How can we understand the future of the internet from a user perspective? Which new services can we expect? The EU-funded research project Experimedia uses three venues – in Spain, Austria and Greece – as experimental sites to get to some answers. “We want to understand which kinds of new real-time services the future internet will hold,” says Peter Ljungstrand at RISE Interactive (formerly called Interactive Institute). The project has an open-ended approach, and new project participants will be added as the project evolves.

The Experimedia project complements the larger EU program FIRE – Future Internet Research and Experimentation. But while FIRE focuses on the technical aspects of the future internet, the goal of Experimedia is to take a user-centric perspective and explore opportunities in different contexts. The project asks questions like ‘How can the new technologies be used?’ and ‘How are different services experienced?’ Three disparate sites are used as experimental settings. Schladming in Austria is an alpine ski resort, interested in exploring new ways of creating value for their visitors. The High Performance Center of Catalonia is a sport facility, and provides the-athletes-of-tomorrow with extensive training resources. The Hellenic Cosmos Cultural Centre offers educational productions and multimedia exhibits related to the Greek cultural heritage.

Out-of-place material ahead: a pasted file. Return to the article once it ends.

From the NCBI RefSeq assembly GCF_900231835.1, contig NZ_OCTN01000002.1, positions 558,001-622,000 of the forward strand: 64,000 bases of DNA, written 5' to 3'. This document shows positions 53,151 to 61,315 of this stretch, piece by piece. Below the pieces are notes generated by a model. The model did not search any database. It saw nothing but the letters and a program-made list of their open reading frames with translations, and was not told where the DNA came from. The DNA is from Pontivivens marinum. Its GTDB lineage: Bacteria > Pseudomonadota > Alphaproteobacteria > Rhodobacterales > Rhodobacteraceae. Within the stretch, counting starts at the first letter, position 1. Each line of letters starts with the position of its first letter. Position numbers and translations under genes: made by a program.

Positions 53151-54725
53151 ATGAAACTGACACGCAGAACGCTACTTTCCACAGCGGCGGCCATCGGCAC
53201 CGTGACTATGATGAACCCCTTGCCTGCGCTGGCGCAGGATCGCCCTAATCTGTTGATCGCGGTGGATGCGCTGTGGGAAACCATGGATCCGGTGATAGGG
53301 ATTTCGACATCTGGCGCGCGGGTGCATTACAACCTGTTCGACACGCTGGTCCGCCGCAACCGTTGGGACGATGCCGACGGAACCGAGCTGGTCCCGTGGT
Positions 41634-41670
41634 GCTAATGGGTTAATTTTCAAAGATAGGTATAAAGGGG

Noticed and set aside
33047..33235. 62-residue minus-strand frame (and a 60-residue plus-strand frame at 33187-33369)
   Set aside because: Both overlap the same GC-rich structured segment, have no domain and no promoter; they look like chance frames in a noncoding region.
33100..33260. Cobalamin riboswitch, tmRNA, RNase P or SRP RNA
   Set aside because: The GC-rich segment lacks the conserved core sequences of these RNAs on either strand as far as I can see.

“We are looking at user-generated content as a driver for added value. One example of a service could be to let skiers use smart phones, earphones and different spatial sounds to localize their buddies, or to track down the nearest warm shelter,” says Peter Ljungstrand at RISE Interactive.

Value of real-time services

There is a general trend in society that the value of information is declining as time passes. “What is unique and happens right now carries more value compared to pre-recorded information. That is why we have chosen to focus on real-time services,” says Peter Ljungstrand. But the goal is broader than just creating new killer apps. Instead, it is about a better understanding of the advantages and disadvantages of different services.

Several experiments

The project started in October 2011 and will run for three years. RISE Interactive acts as a tools developer and also has a cross-border function, making sure the technical side understands softer perspectives such as psychology and sociology. “During the first year, we have built the technological platforms. From now on, we will execute concrete experiments and evaluate the results,” says Peter Ljungstrand. 

RISE Interactive is also responsible for the experiments being executed in a scientific manner, including collecting quantitative and qualitative data. An additional role is to attract new partners interested in performing experiments.

project partners

RISE Interactive (Sweden), IT Innovation Centre, University of Southampton (UK), ICCS (Greece),  Athens University of Technology (Greece), Atos Research (Spain), Joanneum Research (Austria), Infonova (Austria), Foundation of Hellenic World (Greece), Schladming 2030 (Austria), CAR High Performance Sport Center (Spain), Katholieke Universiteit Leuven (Belgium), La Fabrique Du Futur (France).


Photo: Jan Zach

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